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Endothermy & Thermoregulation. Modes of Increasing Heat Production below thermoneutrality (thermogenic processes) 1) Shivering : high-frequency, relatively uncoordinated contraction of skeletal muscles; convert chemical to thermal energy. Endothermy & Thermoregulation.

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endothermy thermoregulation
Endothermy & Thermoregulation
  • Modes of Increasing Heat Production
    • below thermoneutrality (thermogenic processes)

1) Shivering: high-frequency, relatively uncoordinated contraction of skeletal muscles; convert chemical to thermal energy

endothermy thermoregulation1
Endothermy & Thermoregulation
  • Modes of Increasing Heat Production
    • below thermoneutrality (thermogenic processes)

2) Nonshivering thermogenesis (NST):

    • increase ion pumping by Na+-K+ active transport pump in cell membranes
    • frees catabolism to permit oxidation of food reserves with immediate release of heat
endothermy thermoregulation2
Endothermy & Thermoregulation
  • Modes of Increasing Heat Production
    • below thermoneutrality (thermogenic processes)

2) Nonshivering thermogenesis (NST):

    • best site = brown adipose tissue or brown fat
    • brown fat has: large # mitochondria

large # blood vessels

slide4
Modes of Increasing Heat Production
    • below thermoneutrality (thermogenic processes)

2) Nonshivering thermogenesis (NST):

    • brown fat = hibernating gland (misnomer)
    • brown fat prominent in:
      • cold-acclimated or winter-acclimated adults, especially small to medium body size
      • hibernators
      • neonates
slide5
Modes of Increasing Heat Production
    • below thermoneutrality (thermogenic processes)

3) Activity

    • increase heat production in large but not most small mammals
    • shivering (not NST) is inhibited by activity
slide6
Modes of Increasing Heat Production
    • below thermoneutrality (thermogenic processes)

4) Regional Heterothermy – common to all mammals

    • Appendages = poorly insulated; used to shunt heat during activity or prevent heat loss (via countercurrent exchange)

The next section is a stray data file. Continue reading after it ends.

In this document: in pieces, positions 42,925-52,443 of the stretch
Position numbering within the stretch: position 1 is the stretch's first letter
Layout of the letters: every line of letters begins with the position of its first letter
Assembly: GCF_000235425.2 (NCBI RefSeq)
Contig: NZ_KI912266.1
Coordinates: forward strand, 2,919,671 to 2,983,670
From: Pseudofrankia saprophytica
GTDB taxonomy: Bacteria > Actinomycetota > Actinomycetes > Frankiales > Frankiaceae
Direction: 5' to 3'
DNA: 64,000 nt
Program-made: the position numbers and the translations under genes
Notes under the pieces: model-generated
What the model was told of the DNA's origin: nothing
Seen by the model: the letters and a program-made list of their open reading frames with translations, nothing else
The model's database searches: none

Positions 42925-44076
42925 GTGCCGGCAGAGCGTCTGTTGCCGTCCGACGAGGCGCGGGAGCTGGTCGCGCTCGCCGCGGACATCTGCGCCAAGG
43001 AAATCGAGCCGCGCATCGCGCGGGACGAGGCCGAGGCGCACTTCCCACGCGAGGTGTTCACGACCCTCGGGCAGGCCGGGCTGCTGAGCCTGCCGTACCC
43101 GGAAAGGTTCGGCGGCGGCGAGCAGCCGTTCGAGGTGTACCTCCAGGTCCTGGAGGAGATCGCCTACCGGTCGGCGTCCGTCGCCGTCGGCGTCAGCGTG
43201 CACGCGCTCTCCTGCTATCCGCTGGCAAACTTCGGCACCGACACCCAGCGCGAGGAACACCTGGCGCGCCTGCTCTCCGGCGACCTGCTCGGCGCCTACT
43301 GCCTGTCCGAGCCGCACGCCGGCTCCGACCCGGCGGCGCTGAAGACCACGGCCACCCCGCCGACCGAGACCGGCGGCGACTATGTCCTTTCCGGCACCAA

slide7
Modes of Increasing Heat Production

4) Regional Heterothermy

Countercurrent heat exchange: mechanisms allowing blood to flow to coldest part of extremity without loss of heat; related to vaso-dilation/constriction

- close arrangement of arteries & veins

slide8
Modes of Increasing Heat Production

4) Regional Heterothermy

Countercurrent heat exchange:

e.g., human arms, mammal legs, dolphin flippers, rodent tails, lagomorph ears, foot pads of wolves

- vascular arrangement varies in complexity

slide9
Modes of Increasing Heat Production

4) Regional Heterothermy

Countercurrent heat exchange:

rete mirabile (wonderful net): complex network of veins & arteries; increased efficiency in thermoregulation

e.g., arms of sloths; brains of African antelopes

slide11
Regional

Heterothermy

& Performance

slide12
Responding to High Heat Loads

1) first defense = behavioral thermoregulation, therefore conserve water

- nocturnal activity

- occupy burrow

- seek shade

- change body posture

slide13
Responding to High Heat Loads

2) alter insulation

- see factor affecting insulation

3) cyclic TB

4) hyperthermia: controlled elevation of TB

5) evaporative cooling

- tremendous water loss

endothermy thermoregulation3
Endothermy & Thermoregulation

Endothermic Strategies for Coping with Temperature Extremes

  • Heterothermy: fluctuating TB

= energy conservation strategy

  • Hypothermia: controlled lowering of TB; approach TA

daily torpor: TB lowered for only part of each day; reduces food intake demands, lowers heat loss

e.g., bats & some rodents

slide15
daily torpor

Is this modern or primitive?

endothermy thermoregulation4
Endothermy & Thermoregulation

Endothermic Strategies for Coping with Temperature Extremes

  • Hypothermia:

estivation: summer sleep; common in small, desert mammals; conserves energy & water

hibernation: seasonal lowering of TB in relation to cold temperaturs and/or low food availability

endothermy thermoregulation5
Endothermy & Thermoregulation

Endothermic Strategies for Coping with Temperature Extremes

  • Hypothermia

*shallow hibernation – periods of sleep with moderate TB reduction (raccoon, skunk, badger, bear)

*deep hibernation – TB drops within 2-3oC of TA; sleep bouts (entry, deep sleep, arousal) (various bats, ground squirrels, woodchuck/marmot

endothermy thermoregulation6
Endothermy & Thermoregulation

Thermoregulation in Bats

*large body size = homeothermic

*small body size = many heterothermic

  • Many with circadian activity cycles, lower TB 2-3oC at day
  • Daily torpor & hibernation
  • Relative to low temps & high energy expended for flight
  • Patagial membranes
excretion water balance
Excretion &Water Balance

Vertebrate kidney = filtration-reabsorption system

- excrete waste as hypertonic urine relative to blood (because of Loop of Henle)

- longer Loop of Henle = more concentrated urine

slide22
Passive, Countercurrent Multiplying Model of mammalian kidney
  • Passive refers to diffusion of NaCl out of ascending limb of Loop of Henle (LOH)
  • Countercurrent refers to opposite direction of flow of filtrate in descending & ascending limbs of LOH